The gauge reads 1.5 psi when it cuts off,  5 psi when it cuts back in

    It consistantly does this over on over until the thermostat is happy
    73 year old one pipe system with original American standard boiler, oil fired becket, 2 inch steel pipe main, 100 feet long, with 8 radiators above.
  • jim_72
    jim_72 Member Posts: 77
    pressuretrol

    Your pressuretrol is  is set and controlling your boiler exactly as it should.  No worry there.
  • steam-rookie
    steam-rookie Member Posts: 125
    Gigantic Boiler?

    Mark says that I should count the sections on these rads. I do not know what a section is.

    I do not know how many sq ft of living space I have, and I`m to tired to start measuring it up right now. It ain't much though. This is a small cape style house.

    I keep the thermostat at 69 degrees

    It is 15 degrees on long Island tonight. Nice and toasty in the house though.

    I am very interested in getting this steam system to work the way it was intended to work when they piped it 65 years ago. My goal is to get it as efficient as possible so that I can save money on the oil bills. Even if I don't save any money I would be very happy to know all I can about my steam system. I find it very interesting.  If there is a way to stop it from going on and off 6 times every time the thermostat calls for heat I would like to achieve that. From what I have been reading it should not be doing this. Thank you everyone for helping me try to resolve this issue.   The Rookie
    73 year old one pipe system with original American standard boiler, oil fired becket, 2 inch steel pipe main, 100 feet long, with 8 radiators above.
  • jim_72
    jim_72 Member Posts: 77
    edited January 2010
    System

     Warm and toasty is the good and only fact that counts here. What can be done to achieve steam nirvana is secondary but something to strive for. Given that your system makes more steam then needed you my want to ask a capable steam man to come over a evaluate your boiler.He may be able to derate  your oil  burner gun. This may not stop your cycles from occurring because you can only derate so much but it will lighten your oil bill $$$ somewhat. In lieu of your convectors it appears, not knowing your sq /ft , ) that your house (envelope) is tight and holding your heat adequately(Be Thankful) .Over time,if you plan on living there long enough , you may consider a new proper sized boiler cost effective.
  • Mark N
    Mark N Member Posts: 1,090
    Convectors

    I thought you might have Burnham Radiants or ARCO Sunrads.  They have have sections like regular radiators.  Can you make out who made your convectors?  Hopefully someone here can determine how many sq.ft. EDR they are.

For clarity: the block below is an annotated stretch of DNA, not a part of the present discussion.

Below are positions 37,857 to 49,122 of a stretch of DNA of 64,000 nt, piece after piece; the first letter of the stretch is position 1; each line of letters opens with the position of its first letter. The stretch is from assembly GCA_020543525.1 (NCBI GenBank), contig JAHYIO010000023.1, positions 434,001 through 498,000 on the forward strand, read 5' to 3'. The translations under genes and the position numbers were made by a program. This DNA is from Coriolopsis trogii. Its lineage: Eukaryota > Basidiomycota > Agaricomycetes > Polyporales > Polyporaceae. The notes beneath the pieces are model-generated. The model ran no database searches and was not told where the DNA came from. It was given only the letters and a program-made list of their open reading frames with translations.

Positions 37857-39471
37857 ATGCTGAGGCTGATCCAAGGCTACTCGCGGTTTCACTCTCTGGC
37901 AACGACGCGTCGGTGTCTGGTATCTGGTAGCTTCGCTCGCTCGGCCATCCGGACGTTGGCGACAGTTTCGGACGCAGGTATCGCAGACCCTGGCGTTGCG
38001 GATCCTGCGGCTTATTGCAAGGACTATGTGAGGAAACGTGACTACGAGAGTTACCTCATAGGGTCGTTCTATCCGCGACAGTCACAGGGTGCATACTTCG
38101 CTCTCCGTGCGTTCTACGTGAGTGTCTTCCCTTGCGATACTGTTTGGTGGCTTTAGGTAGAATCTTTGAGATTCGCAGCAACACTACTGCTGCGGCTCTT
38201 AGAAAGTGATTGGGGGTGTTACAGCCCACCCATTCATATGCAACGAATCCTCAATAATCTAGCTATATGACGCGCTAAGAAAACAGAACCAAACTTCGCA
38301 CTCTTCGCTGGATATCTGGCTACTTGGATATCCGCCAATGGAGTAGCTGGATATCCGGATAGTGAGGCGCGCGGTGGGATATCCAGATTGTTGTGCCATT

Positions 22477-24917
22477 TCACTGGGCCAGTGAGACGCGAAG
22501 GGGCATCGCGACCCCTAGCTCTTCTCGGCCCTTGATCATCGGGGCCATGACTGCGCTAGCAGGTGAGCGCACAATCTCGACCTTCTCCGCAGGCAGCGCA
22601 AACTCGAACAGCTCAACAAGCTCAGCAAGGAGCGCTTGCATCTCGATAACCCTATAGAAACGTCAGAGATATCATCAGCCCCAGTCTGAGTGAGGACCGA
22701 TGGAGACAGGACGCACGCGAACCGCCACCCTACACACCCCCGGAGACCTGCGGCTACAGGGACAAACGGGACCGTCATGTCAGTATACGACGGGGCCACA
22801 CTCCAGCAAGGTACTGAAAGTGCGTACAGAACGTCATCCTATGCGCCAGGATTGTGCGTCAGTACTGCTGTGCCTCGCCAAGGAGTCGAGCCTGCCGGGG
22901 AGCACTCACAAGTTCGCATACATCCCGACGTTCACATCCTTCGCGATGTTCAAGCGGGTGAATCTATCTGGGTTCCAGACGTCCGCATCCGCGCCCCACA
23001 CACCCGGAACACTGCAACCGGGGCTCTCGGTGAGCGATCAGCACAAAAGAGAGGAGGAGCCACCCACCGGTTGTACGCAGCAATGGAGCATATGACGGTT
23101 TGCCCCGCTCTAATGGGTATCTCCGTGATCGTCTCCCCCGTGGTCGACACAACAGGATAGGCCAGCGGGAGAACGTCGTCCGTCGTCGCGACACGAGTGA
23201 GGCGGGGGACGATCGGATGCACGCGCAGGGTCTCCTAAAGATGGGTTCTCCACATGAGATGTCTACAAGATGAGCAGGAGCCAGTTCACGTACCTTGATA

Mark
  • RAF
    RAF Member Posts: 65
    exactly

    I  assumed this boiler has been in your home for 65 years and not purchased at a yard sale last year. I am also assuming that it hasn't been short cycling for 65 years, then again I am assuming its an Arcoliner not an Arcoleader my guess is three sections no equalizer maybe a Hartford loop or not.

    Question is when did you notice this problem before you changed your P-trol or after. Before your annual service of after. What contol did you install. numbers please.

    Warm and toasty is nice.
  • jpf321
    jpf321 Member Posts: 1,566
    building sq ftge

    if you are in the City of NY, Nassau or Suffolk, you can check www.propertyshark.com for your "according to the official records" sq footage. 
    1-pipe Homeowner - Queens, NYC

    NEW: SlantFin Intrepid TR-30 + Tankless + Riello 40-F5 @ 0.85gph | OLD: Fitzgibbons 402 boiler + Beckett "SR" Oil Gun @ 1.75gph

    installed: 0-20oz/si gauge | vaporstat | hour-meter | gortons on all rads | 1pc G#2 + 1pc G#1 on each of 2 mains

    Connected EDR load: 371 sf venting load: 2.95cfm vent capacity: 4.62cfm
    my NEW system pics | my OLD system pics
  • Mike Kusiak_2
    Mike Kusiak_2 Member Posts: 604
    Lowering the firing rate

    Jim  has a good suggestion about having a good burner man come in to check the firing rate of the boiler. According to a formula which was derived here recently, by measuring the on-off times of your burner while cycling on pressure you can determine how oversized your boiler is relative to the EDR of your system.



    http://www.heatinghelp.com/forum-thread/128792/More-boiler-cycling-thoughts



    You mentioned that your burner ran for 3 minutes and was off for 2. This corresponds to a duty cycle of 3/5, so you are effectively oversized by 5/3 or 1.66. So instead of the recommended oversize of 1.33 for pickup and piping, your actual oversize is more like 1.66 or 66%. If you can downfire the burner 20% or so by changing the oil pressure or nozzle, you should be able to save some fuel, and reduce or eliminate the cycling on pressure during normal operation.
  • RAF
    RAF Member Posts: 65
    Yes to nozzle

    While you are at it open the top door and check to see if you have the baffles in the flues there cast iron and will be slid in on the left and right passes if not pick up a couple  fire brick and put them in the center pass you will gain a little there  also. Your most likely in 1.25 nozzle range on that boiler and could bring it down some.